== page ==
What is Wealthy?

By The Banker | Blog Posts
17 Jan 2013
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Credits quickly and simply isolated on whiteBack when I worked on the bond sales desk at Goldman, many of us talked about what our “Number“ was – the “Number” obviously representing “Fuck You Money.”

“Fuck You Money”, if you haven’t worked on Wall Street, represents the amount of money you’d need in order to professionally disregard anybody else’s needs.  In other words, the amount you need to walk away from your desk, go out the door, and never look back.

My sales partner, and friend, who I sat next to on the mortgage bond desk, kept a spreadsheet on his desktop calculating precisely how close he was at any given point to achieving his “Number.“  He’d been at Goldman (and another firm before that) longer than me, and he stayed about 5 years longer than I did.  Although I never came out and asked him directly after he left GS, I’m pretty sure he made his “Number.”

I left Goldman in 2004, long before earning my own personal “Fuck You Money.”

Sometime after 9/11 happened[1] I was no longer willing to live an unhappy daily life, focusing on delayed gratification, the key factor for me to accumulate enough for my “Number.”[2]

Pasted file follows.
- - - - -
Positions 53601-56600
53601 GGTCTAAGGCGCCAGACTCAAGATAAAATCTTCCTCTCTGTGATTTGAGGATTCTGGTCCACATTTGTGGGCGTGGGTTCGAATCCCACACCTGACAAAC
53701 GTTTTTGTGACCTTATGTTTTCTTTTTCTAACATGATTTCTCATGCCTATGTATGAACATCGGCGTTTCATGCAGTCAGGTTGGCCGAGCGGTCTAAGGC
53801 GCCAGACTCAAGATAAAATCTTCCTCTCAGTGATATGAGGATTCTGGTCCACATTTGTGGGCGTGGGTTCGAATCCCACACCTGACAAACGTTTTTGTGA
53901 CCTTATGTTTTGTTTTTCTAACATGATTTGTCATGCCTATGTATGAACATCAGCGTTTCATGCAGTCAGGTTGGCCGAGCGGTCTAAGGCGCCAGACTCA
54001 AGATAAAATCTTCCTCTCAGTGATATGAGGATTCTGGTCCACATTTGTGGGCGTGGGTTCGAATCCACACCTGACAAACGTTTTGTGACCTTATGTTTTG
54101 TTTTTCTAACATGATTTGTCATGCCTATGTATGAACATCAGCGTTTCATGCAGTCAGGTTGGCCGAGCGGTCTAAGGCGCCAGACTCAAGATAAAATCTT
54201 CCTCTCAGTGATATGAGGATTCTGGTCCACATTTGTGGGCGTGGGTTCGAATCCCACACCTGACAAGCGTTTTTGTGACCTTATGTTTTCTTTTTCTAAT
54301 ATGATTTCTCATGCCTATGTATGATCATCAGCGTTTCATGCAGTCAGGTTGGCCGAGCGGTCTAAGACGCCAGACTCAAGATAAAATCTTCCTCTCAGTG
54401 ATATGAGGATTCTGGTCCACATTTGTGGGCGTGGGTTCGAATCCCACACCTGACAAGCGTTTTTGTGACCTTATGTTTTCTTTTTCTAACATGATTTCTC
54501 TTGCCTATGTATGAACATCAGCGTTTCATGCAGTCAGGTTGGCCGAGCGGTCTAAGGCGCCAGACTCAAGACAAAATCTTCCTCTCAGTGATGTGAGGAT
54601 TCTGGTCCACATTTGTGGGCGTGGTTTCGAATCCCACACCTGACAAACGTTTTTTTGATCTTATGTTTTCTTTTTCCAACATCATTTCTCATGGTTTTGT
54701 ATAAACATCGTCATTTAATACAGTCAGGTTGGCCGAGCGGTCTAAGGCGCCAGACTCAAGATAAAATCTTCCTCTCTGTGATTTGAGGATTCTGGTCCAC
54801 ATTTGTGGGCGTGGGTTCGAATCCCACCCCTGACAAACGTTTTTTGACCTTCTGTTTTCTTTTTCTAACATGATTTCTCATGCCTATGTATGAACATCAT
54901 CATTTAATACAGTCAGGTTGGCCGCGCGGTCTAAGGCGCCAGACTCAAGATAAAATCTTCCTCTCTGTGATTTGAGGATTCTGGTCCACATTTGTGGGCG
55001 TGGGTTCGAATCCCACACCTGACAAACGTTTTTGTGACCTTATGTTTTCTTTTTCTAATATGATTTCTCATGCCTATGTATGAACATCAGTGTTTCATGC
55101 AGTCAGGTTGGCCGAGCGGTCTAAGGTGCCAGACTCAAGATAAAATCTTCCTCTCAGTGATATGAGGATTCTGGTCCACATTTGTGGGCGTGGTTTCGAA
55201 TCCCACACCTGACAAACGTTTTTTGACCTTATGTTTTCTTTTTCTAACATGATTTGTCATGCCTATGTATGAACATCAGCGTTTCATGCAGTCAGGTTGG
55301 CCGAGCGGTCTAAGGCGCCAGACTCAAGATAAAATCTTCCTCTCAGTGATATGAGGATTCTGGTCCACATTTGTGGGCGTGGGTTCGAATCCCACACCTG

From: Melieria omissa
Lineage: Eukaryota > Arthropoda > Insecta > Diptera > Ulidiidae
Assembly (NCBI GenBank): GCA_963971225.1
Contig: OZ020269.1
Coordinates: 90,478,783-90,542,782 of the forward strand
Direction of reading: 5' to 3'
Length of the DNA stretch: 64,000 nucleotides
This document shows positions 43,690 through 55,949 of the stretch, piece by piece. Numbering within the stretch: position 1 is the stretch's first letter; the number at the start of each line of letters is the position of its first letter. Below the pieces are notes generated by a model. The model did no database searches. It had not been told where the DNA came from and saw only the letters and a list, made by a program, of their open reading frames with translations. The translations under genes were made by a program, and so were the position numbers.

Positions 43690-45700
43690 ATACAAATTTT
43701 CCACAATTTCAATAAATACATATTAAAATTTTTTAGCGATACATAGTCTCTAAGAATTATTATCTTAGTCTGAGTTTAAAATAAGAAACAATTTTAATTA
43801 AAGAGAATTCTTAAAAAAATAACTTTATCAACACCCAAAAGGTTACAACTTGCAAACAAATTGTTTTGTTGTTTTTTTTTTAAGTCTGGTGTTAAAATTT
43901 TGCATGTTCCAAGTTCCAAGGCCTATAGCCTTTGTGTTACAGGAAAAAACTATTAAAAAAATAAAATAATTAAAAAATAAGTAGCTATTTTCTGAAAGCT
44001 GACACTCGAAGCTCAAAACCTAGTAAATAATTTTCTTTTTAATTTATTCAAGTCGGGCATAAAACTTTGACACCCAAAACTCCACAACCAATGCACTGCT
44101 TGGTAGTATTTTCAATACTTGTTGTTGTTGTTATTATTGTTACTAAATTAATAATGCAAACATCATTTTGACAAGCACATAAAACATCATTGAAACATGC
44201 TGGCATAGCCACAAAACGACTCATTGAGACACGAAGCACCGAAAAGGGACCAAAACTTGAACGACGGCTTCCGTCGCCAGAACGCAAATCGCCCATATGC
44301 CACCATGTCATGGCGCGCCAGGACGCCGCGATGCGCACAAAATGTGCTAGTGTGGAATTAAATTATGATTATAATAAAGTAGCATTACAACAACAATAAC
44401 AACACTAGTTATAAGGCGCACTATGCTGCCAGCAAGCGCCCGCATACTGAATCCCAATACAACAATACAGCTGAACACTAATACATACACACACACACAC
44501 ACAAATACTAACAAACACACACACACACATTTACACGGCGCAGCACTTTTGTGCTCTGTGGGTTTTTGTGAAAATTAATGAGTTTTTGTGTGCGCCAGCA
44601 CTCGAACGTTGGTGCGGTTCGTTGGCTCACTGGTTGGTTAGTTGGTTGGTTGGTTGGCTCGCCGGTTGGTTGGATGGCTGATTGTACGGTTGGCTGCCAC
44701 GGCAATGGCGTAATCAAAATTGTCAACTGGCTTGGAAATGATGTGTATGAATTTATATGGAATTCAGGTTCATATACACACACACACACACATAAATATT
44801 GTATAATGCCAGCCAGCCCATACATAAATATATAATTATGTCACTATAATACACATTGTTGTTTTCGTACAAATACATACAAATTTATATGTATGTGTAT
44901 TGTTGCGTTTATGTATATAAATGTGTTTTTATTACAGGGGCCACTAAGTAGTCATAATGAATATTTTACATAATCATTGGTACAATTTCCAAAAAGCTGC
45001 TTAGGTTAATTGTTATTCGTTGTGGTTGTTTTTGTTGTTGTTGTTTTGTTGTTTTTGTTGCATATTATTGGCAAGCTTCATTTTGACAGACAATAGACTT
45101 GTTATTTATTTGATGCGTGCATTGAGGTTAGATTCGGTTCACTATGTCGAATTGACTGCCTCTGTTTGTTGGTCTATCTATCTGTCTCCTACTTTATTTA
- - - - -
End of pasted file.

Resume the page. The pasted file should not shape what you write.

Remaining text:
I’ve been thinking about what it really means to be wealthy for a couple of reasons.  One, because its bonus day today at Goldman, and two, because I’m teaching a course this semester on personal finance.

Preparing for this course has pushed me to reflect, before the college students ask me, on the best definition of wealthy.

My answer to them will be something like this:

  1. Wealthy can’t be determined by a single, static, net-worth number, because I know that Mike Tyson at one point earned $30 million per fight and over $300 million in his lifetime, but subsequently declared bankruptcy in 2003.  For some people, like Tyson, their number is larger than $300 million, and probably can never be achieved.
  2. What I know from the Tyson example is that on-going lifestyle expenses play a big role in determining whether you are wealthy, at almost any level of asset accumulation.  Some people can be wealthy on an accumulated $3 million net worth, while other people can be poor and bankrupt with $300 million in earnings.